~/imallett (Ian Mallett)

Gravity is not "\(9.8 \frac{m}{s^2}\)"!
by Ian Mallett

Gravity is an attracting force that pulls, as far as we know, every two material particles together. The magnitude of this force in Newtonian mechanics is:\[ ||\vec{F}|| = \frac{G m_1 m_2}{||\vec{r}||^2} \]If you want to find the force itself, you can tweak the equation a little bit to make it vector valued (\(\vec{p}_1\) and \(\vec{p}_2\) are the positions of the masses):\[ \vec{F}_{1~on~2} = \frac{G m_1 m_2}{||\vec{p}_2 - \vec{p}_1||^2} \cdot \frac{\vec{p}_1 - \vec{p}_2}{|| \vec{p}_1 - \vec{p}_2 ||}\\ \vec{F}_{2~on~1} = \frac{G m_1 m_2}{||\vec{p}_1 - \vec{p}_2||^2} \cdot \frac{\vec{p}_2 - \vec{p}_1}{|| \vec{p}_2 - \vec{p}_1 ||} \]

So, the forces exerted by you and the Earth on each other are (let's pretend the Earth is at the origin (\(<0,0,0>m\)) and that you are standing on its equator (\(<6.3781370 \cdot 10^6,0,0>m\)), and that you mass \(75 ~kg\)):\[ \vec{F}_{you~on~the~Earth} = \frac{ (6.67384 \cdot 10^{-11} ~N~m^2~kg^{-2}) (75 ~kg) (5.97219 \cdot 10^{24} ~kg) } { || <0,0,0>m - <6.3781370 \cdot 10^6,0,0>m ||^2 } \cdot \frac{<6.3781370 \cdot 10^6,0,0>m - <0,0,0>m}{|| <6.3781370 \cdot 10^6,0,0>m - <0,0,0>m ||}\\ \approx \frac{2.989308 \cdot 10^{16} ~N~m^2}{4.0680632 \cdot 10^{13} ~m^2} \cdot <1,0,0> ~\approx~ <7.34823408911 \cdot 10^2,0,0>N \\ \vec{F}_{the~Earth~on~you} = \frac{ (6.67384 \cdot 10^{-11} ~N~m^2~kg^{-2}) (75 ~kg) (5.97219 \cdot 10^{24} ~kg) } { || <6.3781370 \cdot 10^6,0,0>m - <0,0,0>m ||^2 } \cdot \frac{<0,0,0>m - <6.3781370 \cdot 10^6,0,0>m}{|| <0,0,0>m - <6.3781370 \cdot 10^6,0,0>m ||}\\ \approx \frac{2.989308 \cdot 10^{16} ~N~m^2}{4.0680632 \cdot 10^{13} ~m^2} \cdot <-1,0,0> ~\approx~ <-7.34823408911 \cdot 10^2,0,0>N \]

If you plug these forces into Newton's Second Law (\(\vec{F}=m \cdot \vec{a}\)) and solve for acceleration \(\vec{a}\), you get:\[ \vec{a}_{the~Earth} = \frac{<7.34823408911 \cdot 10^2,0,0>N}{5.97219 \cdot 10^{24} ~kg} ~\approx~ <1.230408625 \cdot 10^{-22},0,0> \frac{m}{s^2}\\ \vec{a}_{you} = \frac{<-7.34823408911 \cdot 10^2,0,0>N}{75 ~kg} ~\approx~ <-9.79764545,0,0> \frac{m}{s^2} \]The step of converting for significant figures is omitted.

If you're standing on the Earth, then neither of you is moving. If you're falling, then it should be pretty clear from the above that the acceleration of the Earth is essentially zero. However, the acceleration on you is clearly not negligible (that's why you're falling, not floating). It turns out that the acceleration that we got (\(9.79764545 \frac{m}{s^2}\) downward) is close to the value for Standard Gravity, which is defined to be \(9.80665 \frac{m}{s^2}\) downward (our answer is a bit smaller since in the example we were standing on the equator, which due to the Earth's rotation has the largest radius, so it's the part where gravity is weakest).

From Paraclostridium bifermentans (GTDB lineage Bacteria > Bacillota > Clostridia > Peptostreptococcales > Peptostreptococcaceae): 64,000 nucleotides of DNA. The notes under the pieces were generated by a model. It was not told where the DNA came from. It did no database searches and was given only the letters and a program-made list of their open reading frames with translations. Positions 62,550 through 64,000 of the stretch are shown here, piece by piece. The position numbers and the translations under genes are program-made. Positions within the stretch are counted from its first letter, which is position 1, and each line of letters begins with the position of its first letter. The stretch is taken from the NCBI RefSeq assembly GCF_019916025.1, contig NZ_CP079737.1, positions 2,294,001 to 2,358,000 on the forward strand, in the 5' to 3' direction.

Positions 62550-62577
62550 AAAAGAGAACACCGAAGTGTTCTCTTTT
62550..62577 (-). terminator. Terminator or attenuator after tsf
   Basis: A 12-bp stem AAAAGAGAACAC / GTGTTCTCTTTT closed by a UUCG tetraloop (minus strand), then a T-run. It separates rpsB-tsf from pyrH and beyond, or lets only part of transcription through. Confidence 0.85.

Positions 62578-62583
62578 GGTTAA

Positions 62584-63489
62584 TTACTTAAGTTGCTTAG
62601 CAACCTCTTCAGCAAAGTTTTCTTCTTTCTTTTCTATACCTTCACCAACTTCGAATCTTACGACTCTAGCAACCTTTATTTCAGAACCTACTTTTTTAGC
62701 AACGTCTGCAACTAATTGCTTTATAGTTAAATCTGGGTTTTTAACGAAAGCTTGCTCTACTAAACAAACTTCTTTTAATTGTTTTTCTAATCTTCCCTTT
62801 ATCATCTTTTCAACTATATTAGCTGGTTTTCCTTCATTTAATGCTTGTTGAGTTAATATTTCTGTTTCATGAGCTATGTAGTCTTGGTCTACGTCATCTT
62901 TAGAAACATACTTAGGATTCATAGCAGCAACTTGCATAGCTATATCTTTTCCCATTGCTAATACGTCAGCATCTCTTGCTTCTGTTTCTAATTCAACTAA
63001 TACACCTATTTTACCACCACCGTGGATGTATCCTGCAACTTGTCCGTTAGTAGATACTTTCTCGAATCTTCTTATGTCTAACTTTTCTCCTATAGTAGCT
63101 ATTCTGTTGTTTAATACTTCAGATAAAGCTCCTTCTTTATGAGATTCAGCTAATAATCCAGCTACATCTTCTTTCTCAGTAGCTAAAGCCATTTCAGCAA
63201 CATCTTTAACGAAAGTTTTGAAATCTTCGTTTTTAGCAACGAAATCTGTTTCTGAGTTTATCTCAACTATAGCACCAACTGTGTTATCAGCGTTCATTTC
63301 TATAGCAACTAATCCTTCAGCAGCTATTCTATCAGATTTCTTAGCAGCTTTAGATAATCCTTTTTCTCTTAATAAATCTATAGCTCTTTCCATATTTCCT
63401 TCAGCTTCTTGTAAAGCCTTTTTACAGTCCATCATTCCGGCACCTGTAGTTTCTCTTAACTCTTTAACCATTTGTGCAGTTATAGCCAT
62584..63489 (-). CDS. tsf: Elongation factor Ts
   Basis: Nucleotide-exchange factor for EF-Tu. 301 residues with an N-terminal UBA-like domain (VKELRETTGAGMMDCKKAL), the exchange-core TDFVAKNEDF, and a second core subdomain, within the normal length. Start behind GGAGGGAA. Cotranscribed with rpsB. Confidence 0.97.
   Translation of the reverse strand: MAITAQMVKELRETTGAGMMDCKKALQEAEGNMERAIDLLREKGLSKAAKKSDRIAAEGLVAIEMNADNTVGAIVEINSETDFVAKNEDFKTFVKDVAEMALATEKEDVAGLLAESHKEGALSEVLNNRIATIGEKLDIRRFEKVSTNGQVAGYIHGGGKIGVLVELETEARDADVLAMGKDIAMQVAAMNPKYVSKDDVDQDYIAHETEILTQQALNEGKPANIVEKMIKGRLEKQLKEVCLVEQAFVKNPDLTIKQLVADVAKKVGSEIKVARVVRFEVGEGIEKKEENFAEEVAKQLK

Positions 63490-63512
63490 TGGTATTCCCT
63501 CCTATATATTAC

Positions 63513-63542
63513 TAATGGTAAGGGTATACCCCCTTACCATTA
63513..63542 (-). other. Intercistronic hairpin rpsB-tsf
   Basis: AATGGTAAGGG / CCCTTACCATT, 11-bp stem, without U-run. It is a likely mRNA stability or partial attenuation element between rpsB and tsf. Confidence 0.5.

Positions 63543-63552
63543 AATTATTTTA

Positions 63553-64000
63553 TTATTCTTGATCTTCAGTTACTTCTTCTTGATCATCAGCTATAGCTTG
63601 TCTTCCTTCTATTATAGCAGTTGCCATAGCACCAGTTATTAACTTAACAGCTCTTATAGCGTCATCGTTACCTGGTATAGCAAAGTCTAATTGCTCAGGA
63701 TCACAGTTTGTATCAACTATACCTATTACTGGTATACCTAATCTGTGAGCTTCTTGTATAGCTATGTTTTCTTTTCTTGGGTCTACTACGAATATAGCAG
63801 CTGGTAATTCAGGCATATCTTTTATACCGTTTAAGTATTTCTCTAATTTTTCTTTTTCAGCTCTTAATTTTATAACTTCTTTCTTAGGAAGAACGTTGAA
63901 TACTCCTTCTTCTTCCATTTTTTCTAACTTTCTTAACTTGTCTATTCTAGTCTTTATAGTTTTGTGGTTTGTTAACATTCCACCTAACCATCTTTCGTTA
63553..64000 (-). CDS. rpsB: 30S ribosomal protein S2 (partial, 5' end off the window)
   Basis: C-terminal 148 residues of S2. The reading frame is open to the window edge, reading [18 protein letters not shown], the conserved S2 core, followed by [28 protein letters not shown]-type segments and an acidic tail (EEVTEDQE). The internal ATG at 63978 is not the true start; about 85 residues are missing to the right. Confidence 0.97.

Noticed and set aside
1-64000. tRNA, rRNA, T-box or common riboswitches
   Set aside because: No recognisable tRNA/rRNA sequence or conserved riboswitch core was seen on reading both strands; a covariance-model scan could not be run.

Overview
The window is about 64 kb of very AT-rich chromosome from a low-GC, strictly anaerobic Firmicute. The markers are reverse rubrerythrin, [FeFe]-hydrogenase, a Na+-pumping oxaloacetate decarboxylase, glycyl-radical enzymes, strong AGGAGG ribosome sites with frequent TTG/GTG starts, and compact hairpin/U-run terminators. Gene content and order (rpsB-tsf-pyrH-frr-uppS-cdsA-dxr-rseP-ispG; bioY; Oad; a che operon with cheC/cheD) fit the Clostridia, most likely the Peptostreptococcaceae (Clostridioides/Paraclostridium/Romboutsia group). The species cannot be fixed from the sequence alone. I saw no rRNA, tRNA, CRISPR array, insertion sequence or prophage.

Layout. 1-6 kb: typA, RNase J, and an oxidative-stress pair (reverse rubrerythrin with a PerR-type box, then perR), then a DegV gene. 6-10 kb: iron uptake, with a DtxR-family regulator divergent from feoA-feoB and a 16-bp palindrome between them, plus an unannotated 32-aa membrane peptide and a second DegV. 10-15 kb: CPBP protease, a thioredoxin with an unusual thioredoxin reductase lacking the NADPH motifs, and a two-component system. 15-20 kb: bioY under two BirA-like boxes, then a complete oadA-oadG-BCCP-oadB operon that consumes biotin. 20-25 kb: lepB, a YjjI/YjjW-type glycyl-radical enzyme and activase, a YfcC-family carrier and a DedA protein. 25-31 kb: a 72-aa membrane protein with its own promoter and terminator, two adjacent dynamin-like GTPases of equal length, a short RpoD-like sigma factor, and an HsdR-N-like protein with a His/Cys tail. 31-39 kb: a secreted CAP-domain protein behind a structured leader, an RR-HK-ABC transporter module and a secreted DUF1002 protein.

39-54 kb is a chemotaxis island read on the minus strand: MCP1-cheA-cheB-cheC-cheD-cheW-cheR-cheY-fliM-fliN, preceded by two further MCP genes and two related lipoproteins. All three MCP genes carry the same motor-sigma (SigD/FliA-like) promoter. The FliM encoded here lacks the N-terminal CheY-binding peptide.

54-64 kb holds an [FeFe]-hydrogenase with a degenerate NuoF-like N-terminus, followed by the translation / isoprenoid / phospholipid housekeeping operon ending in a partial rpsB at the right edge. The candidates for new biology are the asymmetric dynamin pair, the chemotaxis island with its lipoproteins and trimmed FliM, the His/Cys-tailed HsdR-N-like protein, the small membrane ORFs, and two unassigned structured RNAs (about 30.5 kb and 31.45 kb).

In Physics, we'd like to keep things as simple as possible, so for most problems we do near the Earth's surface, we neglect the acceleration of the Earth and say that the acceleration of other objects is the standard gravity constant.

Say you're in the obvious 2D coordinate system at Earth's surface, looking at a falling object. What is standard gravity? It's \(<0,-9.80665>\frac{m}{s^2}\). That's a vector quantity. And you'll notice something. The gravity is negative. That negative comes from the vector derivation above, and it makes sense. Gravity is an attracting force. If you look at any function like this (the Coulomb's Law electrostatic interaction comes to mind) you'll see reference to "source"s/"peak"s and "sink"s/"trough"s, with the former being positive and the latter being negative. These are referring to some energy landscape the function describes. And for gravity, every object is a sink. Every object produces a negative. Every object attracts.

You can, of course, use relativity to redefine the \(\vec{y}\)-axis to point into the ground. This makes the \(\vec{y}\)-component of gravity "positive", but it leads to uncomfortable results—like climbing upwards causes your "height" to get lower. Mathematics doesn't care—but why make it hard?

Ultimately, it all comes down to preference—but through teaching, I have found that picking the obvious basis and sticking with it leads to less confusion and fewer errors. Therefore I recommend:

  • Instead of \(9.8 \frac{m}{s^2}\) or \(9.81 \frac{m}{s^2}\), use \(9.80665 \frac{m}{s^2}\). This is the accepted standard in industry and research.
  • Use vector-valued gravity (e.g. "gravity is \(9.80665 \frac{m}{s^2}\) downward", "gravity is \(<0,-9.80665>\frac{m}{s^2}\)", "gravity has magnitude \(9.80665 \frac{m}{s^2}\)")
  • I acknowledge that this is clumsy, but it helps. You should use vector-values when teaching.
  • Pick a basis that has gravity pulling negative. This is preferred because it tells you something about energy, and it parallels the natural basis on Earth.
  • If it's really obvious enough (that is, you're in a well-behaved reference system) and you simply must use a scalar value, at least use \(-9.80665 \frac{m}{s^2}\), since this makes the most sense in a 2D reference system.

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